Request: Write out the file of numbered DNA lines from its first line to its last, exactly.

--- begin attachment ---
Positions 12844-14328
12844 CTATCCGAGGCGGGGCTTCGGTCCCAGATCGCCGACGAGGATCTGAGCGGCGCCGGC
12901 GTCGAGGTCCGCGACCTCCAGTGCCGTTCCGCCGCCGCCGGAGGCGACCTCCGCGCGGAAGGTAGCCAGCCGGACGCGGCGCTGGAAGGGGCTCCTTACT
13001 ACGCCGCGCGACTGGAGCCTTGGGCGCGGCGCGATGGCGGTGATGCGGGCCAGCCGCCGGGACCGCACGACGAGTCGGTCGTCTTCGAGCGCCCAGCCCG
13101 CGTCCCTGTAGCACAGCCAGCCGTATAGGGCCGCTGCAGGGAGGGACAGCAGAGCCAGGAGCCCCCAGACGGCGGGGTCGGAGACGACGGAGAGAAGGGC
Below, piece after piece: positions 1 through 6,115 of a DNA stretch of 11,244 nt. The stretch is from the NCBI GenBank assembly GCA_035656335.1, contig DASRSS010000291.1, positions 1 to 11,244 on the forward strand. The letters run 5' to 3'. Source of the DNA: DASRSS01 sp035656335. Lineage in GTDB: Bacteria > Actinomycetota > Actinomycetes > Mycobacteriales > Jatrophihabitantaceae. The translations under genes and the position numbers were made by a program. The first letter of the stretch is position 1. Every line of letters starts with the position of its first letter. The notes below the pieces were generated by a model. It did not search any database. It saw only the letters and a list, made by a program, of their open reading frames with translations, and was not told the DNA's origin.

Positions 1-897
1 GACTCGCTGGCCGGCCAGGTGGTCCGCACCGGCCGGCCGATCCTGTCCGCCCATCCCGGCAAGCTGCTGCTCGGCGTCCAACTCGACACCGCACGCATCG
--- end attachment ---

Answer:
Positions 12844-14328
12844 CTATCCGAGGCGGGGCTTCGGTCCCAGATCGCCGACGAGGATCTGAGCGGCGCCGGC
12901 GTCGAGGTCCGCGACCTCCAGTGCCGTTCCGCCGCCGCCGGAGGCGACCTCCGCGCGGAAGGTAGCCAGCCGGACGCGGCGCTGGAAGGGGCTCCTTACT
13001 ACGCCGCGCGACTGGAGCCTTGGGCGCGGCGCGATGGCGGTGATGCGGGCCAGCCGCCGGGACCGCACGACGAGTCGGTCGTCTTCGAGCGCCCAGCCCG
13101 CGTCCCTGTAGCACAGCCAGCCGTATAGGGCCGCTGCAGGGAGGGACAGCAGAGCCAGGAGCCCCCAGACGGCGGGGTCGGAGACGACGGAGAGAAGGGC
Below, piece after piece: positions 1 through 6,115 of a DNA stretch of 11,244 nt. The stretch is from the NCBI GenBank assembly GCA_035656335.1, contig DASRSS010000291.1, positions 1 to 11,244 on the forward strand. The letters run 5' to 3'. Source of the DNA: DASRSS01 sp035656335. Lineage in GTDB: Bacteria > Actinomycetota > Actinomycetes > Mycobacteriales > Jatrophihabitantaceae. The translations under genes and the position numbers were made by a program. The first letter of the stretch is position 1. Every line of letters starts with the position of its first letter. The notes below the pieces were generated by a model. It did not search any database. It saw only the letters and a list, made by a program, of their open reading frames with translations, and was not told the DNA's origin.

Positions 1-897
1 GACTCGCTGGCCGGCCAGGTGGTCCGCACCGGCCGGCCGATCCTGTCCGCCCATCCCGGCAAGCTGCTGCTCGGCGTCCAACTCGACACCGCACGCATCG